The International Association of Privacy Professionals (IAPP) has only been around for 13 years. Compare that, for example, to the American Bar Association, which was founded in 1878, or the Institute for Electrical and Electronics Engineers (IEEE), which traces its roots back to 1884. But for a profession still in its infancy, there already seem to be some established “generations.”
I view the emerging generation as the fourth generation. The opportunities available for them as privacy professionals are unprecedented: undergraduate and graduate coursework, privacy-centric graduate degrees, fellowships, and internships with established privacy departments. But they face the same question that the generations before them faced: is privacy a viable career?
The first generation, the founders of privacy as a profession, are predominantly attorneys who pioneered a new field. They found creative ways to define privacy and established the position of Chief Privacy Officer, a high-level point person essential to preserve the integrity of data and prevent it from being inappropriately or inadvertently shared. The immense amount of respect for these luminaries is easily identifiable among their fellow privacy professionals, but their career paths are varied and unique. There is no discernible pattern that a student could emulate.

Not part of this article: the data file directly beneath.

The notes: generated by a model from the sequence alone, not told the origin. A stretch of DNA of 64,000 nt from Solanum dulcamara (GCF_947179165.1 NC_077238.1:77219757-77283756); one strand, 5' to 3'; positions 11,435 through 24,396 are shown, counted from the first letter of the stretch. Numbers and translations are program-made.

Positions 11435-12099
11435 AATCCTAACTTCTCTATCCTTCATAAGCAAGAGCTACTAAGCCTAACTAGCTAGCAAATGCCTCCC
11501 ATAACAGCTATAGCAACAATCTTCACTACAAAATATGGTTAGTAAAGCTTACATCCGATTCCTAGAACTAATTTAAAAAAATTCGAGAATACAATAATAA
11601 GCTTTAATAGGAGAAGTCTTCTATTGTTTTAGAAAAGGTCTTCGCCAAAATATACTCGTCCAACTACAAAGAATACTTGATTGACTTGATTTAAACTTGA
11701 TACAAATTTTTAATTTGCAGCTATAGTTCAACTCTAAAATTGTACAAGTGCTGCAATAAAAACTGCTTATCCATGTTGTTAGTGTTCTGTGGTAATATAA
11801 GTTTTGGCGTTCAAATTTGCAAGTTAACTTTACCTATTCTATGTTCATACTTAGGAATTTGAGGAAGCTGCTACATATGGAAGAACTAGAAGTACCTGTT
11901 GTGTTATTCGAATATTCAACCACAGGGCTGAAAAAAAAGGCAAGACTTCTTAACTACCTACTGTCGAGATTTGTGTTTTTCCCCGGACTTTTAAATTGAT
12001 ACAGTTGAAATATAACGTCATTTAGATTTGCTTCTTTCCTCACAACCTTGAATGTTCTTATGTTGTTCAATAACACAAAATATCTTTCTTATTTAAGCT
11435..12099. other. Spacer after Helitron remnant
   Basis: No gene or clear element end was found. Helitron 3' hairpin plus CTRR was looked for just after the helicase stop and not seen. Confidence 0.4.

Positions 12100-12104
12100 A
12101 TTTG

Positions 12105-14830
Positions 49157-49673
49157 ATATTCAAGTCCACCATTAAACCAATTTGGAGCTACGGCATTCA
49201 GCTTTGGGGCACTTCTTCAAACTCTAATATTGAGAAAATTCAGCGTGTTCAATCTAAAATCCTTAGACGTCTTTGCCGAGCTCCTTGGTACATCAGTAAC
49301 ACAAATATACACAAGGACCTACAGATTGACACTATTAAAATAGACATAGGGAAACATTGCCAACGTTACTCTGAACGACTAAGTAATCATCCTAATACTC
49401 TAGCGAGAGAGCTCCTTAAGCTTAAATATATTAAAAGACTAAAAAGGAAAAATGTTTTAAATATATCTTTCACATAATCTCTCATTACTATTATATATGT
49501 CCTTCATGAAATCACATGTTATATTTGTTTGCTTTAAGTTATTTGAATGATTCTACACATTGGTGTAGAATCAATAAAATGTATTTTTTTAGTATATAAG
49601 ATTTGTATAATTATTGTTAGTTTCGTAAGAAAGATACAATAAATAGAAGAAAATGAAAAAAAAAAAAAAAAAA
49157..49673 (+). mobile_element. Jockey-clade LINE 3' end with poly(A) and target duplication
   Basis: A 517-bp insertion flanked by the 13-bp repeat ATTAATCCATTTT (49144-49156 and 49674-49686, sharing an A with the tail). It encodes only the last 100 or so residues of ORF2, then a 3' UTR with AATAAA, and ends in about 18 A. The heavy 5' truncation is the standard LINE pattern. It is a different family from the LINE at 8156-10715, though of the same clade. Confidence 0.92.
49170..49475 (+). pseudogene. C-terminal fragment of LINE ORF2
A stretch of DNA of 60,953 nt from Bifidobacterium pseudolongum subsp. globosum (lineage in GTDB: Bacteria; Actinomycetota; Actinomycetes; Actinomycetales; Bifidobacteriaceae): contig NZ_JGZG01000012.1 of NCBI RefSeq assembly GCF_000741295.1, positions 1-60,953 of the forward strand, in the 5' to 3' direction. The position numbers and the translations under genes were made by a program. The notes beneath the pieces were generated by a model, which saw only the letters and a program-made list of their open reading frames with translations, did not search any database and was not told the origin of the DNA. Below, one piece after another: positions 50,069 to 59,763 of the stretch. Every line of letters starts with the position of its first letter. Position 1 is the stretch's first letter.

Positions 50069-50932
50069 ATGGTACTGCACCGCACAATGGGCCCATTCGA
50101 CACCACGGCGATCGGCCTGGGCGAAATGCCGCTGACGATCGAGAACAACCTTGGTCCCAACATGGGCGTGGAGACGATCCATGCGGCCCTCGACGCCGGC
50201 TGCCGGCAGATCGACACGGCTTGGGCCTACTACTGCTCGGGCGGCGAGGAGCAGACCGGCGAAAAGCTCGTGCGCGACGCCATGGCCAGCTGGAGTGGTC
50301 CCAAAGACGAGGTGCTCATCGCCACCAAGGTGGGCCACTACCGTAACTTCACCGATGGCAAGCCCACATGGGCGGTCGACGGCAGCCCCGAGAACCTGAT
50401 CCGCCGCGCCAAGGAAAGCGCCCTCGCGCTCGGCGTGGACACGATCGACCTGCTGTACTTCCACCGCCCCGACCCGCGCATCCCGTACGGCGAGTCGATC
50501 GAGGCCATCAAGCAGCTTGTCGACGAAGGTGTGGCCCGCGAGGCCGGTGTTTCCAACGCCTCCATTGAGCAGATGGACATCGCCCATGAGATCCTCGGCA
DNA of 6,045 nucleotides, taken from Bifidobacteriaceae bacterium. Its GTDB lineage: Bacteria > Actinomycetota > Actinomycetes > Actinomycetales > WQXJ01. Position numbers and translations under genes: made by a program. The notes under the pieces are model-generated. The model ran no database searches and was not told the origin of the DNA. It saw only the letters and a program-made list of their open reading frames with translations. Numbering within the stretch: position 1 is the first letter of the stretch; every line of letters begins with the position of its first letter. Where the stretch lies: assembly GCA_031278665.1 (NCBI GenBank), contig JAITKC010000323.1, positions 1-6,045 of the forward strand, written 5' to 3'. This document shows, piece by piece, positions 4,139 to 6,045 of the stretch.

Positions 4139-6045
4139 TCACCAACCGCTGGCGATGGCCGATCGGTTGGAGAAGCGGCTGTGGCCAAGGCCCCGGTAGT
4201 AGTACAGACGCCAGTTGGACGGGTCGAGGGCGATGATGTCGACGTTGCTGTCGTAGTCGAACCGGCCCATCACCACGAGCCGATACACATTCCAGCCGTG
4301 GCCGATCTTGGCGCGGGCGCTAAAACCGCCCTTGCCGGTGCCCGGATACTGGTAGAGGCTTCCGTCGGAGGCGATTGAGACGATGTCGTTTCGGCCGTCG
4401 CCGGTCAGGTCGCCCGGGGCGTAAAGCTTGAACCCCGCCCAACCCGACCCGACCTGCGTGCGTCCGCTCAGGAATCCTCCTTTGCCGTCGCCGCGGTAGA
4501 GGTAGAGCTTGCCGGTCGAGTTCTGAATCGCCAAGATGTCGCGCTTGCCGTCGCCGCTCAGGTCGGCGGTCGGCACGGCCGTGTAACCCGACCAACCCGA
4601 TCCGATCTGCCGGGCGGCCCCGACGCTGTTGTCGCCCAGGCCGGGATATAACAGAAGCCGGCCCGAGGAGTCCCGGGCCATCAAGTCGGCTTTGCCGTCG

A second generation “came of age” as federal and state legislators established a new set of data protection laws. Privacy Officer positions increased throughout the public and private sectors and this second generation was ready, willing, and able to take on the challenges of privacy in the mobile and digital age. This generation drew the outline for a career path in privacy and is eager to mentor those in their wake, always generous with their time and advice.
The third generation of privacy professionals, of which I consider myself a member, were the first to seek out privacy as a career. Our options have flourished. In addition to privacy counsel and privacy officers, we now have privacy analysts and engineers, but the path is still not well-trodden. We struggle to craft our resumes wisely and map a long-term privacy career. When members of the fourth generation ask us for advice, we want desperately to help, but are often at a loss since we still rely so heavily on the second generation for advice and networking and obsess over making the right career move for ourselves.
So how do we help the fourth generation define themselves and, by extension, a traditional privacy career path? The IAPP can facilitate mentoring opportunities by bringing all the generations together as often as possible. As a community, we need to define what privacy professional career paths look like, from undergraduate through retirement. Most importantly, we need to ensure that no generation rests on their laurels. In building privacy as a viable career, we must invite the fourth, fifth, and sixth generations to stand on our shoulders and continue to build on our foundation.